33. Mali: Admitted 2/11/1995*
  34. Senegal: Admitted 2/11/1995*
  35. Cape Verde: Admitted 2/11/1995*
  36. Sierra Leone: Admitted 2/11/1995*
  37. Liberia: Admitted 2/11/1995*
  38. Ghana: Admitted 2/11/1995*
  39. Benin: Admitted 2/11/1995*
  40. Ethiopia: Admitted 2/11/1995*
  41. Sao Tome and Principe: Admitted 2/11/1995*
  42. Republic of the Congo: Admitted 2/11/1995*
  43. Tanzania: Admitted 2/11/1995*
  44. Angola: Admitted 2/11/1995*
  45. Zambia: Admitted 2/11/1995*
  46. Malawi: Admitted 2/11/1995*
  47. Mozambique: Admitted 2/11/1995*
  48. Seychelles: Admitted 2/11/1995*
  49. Comoros: Admitted 2/11/1995*
  50. Mauritius: Admitted 2/11/1995*
  51. Namibia: Admitted 2/11/1995*
  52. Botswana: Admitted 2/11/1995*
  53. South Africa: Admitted 2/11/1995*
  54. Lesotho: Admitted 2/11/1995*
  55. Australia: Admitted 2/11/1995*
  56. New Zealand: Admitted 2/11/1995*
  57. Papua New Guinea: Admitted 2/11/1995*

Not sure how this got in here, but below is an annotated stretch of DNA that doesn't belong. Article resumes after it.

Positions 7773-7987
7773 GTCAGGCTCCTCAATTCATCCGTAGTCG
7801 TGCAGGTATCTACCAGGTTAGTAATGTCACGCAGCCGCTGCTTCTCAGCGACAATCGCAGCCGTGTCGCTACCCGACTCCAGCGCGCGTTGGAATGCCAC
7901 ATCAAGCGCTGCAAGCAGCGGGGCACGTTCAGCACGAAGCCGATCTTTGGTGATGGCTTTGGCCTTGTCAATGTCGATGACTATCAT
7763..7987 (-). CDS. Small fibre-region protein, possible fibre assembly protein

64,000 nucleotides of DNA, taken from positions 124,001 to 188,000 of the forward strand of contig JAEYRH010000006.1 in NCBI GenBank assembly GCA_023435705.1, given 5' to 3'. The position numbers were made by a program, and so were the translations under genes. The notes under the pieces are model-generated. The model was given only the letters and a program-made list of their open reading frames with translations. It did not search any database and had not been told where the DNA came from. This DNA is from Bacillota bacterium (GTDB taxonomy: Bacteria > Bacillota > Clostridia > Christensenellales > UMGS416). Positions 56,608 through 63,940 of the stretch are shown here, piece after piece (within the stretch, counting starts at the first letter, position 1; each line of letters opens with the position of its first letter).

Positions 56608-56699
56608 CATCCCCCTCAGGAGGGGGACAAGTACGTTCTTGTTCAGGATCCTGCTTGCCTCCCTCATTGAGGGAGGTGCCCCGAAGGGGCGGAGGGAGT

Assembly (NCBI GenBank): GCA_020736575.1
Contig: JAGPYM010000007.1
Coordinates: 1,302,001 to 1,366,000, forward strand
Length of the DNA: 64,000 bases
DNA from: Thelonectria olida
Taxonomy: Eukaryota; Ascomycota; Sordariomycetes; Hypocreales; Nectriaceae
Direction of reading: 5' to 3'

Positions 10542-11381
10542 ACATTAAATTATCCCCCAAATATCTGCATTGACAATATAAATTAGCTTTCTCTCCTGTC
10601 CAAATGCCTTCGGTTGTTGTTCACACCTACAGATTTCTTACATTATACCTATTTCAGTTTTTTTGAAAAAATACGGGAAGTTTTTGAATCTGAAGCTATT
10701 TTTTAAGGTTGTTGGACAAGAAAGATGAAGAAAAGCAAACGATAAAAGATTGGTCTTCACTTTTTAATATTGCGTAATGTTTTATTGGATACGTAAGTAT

58. Vanuatu: Admitted 2/11/1995*
  59. Nauru: Admitted 2/11/1995*
  60. Tuvalu: Admitted 2/11/1995*
  61. Kiribati: Admitted 2/11/1995*
  62. Samoa: Admitted 2/11/1995*
  63. Tonga: Admitted 2/11/1995*
  64. Indonesia: Admitted 2/11/1995*
  65. Philippines: Admitted 2/11/1995*
  66. Vietnam: Admitted 2/11/1995*
  67. Laos: Admitted 2/11/1995*
  68. Cambodia: Admitted 2/11/1995*
  69. South Korea: Admitted 2/11/1995*
  70. Japan: Admitted 2/11/1995*
  71. Maldives: Admitted 2/11/1995*
  72. India: Admitted 2/11/1995*
  73. Bangladesh: Admitted 2/11/1995*
  74. Afghanistan: Admitted 2/11/1995*
  75. South Yemen: Admitted 2/11/1995*